From there I pointed to the Large Writing Web Graphic Organizer on the wall we started the day before.  I pointed to the middle circle and reminded them from yesterday’s example, Ms. Collins the Snail, stating: "Everyone knows the practice story, we are working on here, is about a snail named Ms. Collins, just like the first page in Emma’s Turtle."  As a class we continued to read the snail facts and ideas in each web circle from yesterday’s work. 

The next part of writing, I told my little ones, is to take the ideas from the web and put all the ideas, or parts, that are similar together.  "This will help us when we start the actual writing," I told my skeptical, but eager to begin, writers.  I then pointed to the next Large Cylinder Graphic Organizer on the wall and explained "This is the one we will use to develop our character, his or her friends, the facts, and some adventures.  I call it the ‘cylinder’ because it has three cylinder shapes.  During the next couple of days during the writing block we will use both the web and ‘cylinder’".  

Pointing to and starting with the middle circle of the web, I modeled how to transpose it to the top oval of the ‘cylinder’ titled Central Idea.  As I wrote Ms. Collins the Snail on the top oval of the ‘cylinder’ I pointed out that this could be the title of my narrative.  I then pointed to the writing space under the first oval and told my students this space is where we put the first sentence that introduces the character.  I asked my students, “What would be a good beginning sentence for this story?”  One student suggested, “How about, ‘Hi, I am a snail named Ms. Collins.’  Why would that be a good starting sentence I asked?  His reply, “because it tells me the story is about you the snail."  The class agreed as I wrote it in the space.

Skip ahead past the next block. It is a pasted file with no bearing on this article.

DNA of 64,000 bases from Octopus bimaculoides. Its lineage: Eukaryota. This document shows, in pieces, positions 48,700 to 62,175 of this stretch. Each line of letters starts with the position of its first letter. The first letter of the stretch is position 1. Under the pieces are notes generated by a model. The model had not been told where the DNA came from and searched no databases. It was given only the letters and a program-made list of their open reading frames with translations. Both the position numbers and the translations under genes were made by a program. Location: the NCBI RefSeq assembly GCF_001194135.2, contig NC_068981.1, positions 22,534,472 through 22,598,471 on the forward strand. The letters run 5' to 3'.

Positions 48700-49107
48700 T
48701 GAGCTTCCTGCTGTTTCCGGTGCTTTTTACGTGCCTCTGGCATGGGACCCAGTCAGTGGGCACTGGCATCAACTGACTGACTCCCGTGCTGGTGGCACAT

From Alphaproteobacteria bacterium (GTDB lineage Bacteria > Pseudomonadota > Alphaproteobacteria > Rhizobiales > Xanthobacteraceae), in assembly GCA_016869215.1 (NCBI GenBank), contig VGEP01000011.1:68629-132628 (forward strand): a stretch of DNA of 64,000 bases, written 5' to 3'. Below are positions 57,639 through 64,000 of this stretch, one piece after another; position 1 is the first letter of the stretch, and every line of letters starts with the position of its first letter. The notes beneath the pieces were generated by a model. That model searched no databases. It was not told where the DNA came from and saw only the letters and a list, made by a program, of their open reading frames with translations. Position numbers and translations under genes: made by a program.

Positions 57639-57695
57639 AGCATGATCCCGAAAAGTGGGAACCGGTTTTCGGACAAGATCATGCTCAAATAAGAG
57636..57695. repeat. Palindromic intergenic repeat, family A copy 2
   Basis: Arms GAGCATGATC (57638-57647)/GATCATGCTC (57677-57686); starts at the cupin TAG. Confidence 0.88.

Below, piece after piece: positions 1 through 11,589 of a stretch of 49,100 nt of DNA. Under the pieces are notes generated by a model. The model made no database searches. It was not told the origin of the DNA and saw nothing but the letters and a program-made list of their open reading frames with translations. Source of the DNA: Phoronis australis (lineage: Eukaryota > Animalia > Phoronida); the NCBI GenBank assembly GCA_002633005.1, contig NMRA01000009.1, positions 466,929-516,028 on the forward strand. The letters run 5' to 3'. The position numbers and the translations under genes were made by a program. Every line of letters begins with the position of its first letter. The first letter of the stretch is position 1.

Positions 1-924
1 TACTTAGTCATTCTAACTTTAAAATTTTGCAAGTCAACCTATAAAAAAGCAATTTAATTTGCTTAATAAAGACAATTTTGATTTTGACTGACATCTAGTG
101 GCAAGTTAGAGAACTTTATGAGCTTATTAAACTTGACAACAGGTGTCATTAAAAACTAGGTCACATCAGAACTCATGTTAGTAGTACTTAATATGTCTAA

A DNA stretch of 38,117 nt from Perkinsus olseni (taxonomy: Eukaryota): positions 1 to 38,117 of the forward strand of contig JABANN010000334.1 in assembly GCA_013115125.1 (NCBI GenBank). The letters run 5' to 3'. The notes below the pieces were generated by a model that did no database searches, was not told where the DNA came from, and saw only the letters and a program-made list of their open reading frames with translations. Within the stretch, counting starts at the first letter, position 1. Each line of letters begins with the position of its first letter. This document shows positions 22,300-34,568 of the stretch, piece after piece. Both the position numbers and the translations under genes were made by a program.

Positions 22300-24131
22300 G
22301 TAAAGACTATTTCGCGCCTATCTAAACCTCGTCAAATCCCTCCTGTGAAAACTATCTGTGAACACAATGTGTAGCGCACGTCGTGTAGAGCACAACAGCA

I continued by pointing to the three cylinders and explained we would use these cylinders to develop our story.  However, today we only focused on the first cylinder, where I wrote: Snail Facts on the top. 

Using the magic cup (Demonstration: Magic Cup) to call on students to read the facts from the web I modeled how to write them on the cylinder, explaining these are ideas, we are not ready to put them in sentences.  As we finished I pointed to the facts in the fact section of the cylinder, explaining now all the facts were in one place and not scattered all over the web. 

During this time if a student read something from the web organizer that was not a fact, I would verify that what he/she read was on the web, 'but is it a fact?' I would ask.

I then re-stated that today they would only work on writing their snail facts from the web organizer to the cylinder organizer. 



Independent Work

15 minutes

I had them take a stretch and slide to their desks like snails (Demonstration: Adding Movement).  As they took out their web graphic organizers from the day before, I passed out their Cylinder Graphic Organizer and displayed a copy on the Promethean board.  I instructed them to start with their middle web circle and copy what they wrote yesterday on the top oval of the ‘cylinder’.  I then wrote Snail Facts on the first cylinder and had my students do the same.  From there I told them to find their facts on their web and write them in that first cylinder.  As they worked I circled around the class and I checked each student’s graphic organizer and pulled a small group of my less independent/writing confident students to work with me.

The two student samples Student 1 Cylinder Graphic Organizer and Student 2 Cylinder Graphic Organizer were part of the small group I pulled on this first day.  Both of these students are in my second highest reading group, they are fluent readers and have good comprehension skills, however, they both need extra support in writing.  To support Student 1 I give him a lot of verbal modeling that includes vocabulary development and grammar usage.  Student 2 needs sentence starters and written cues.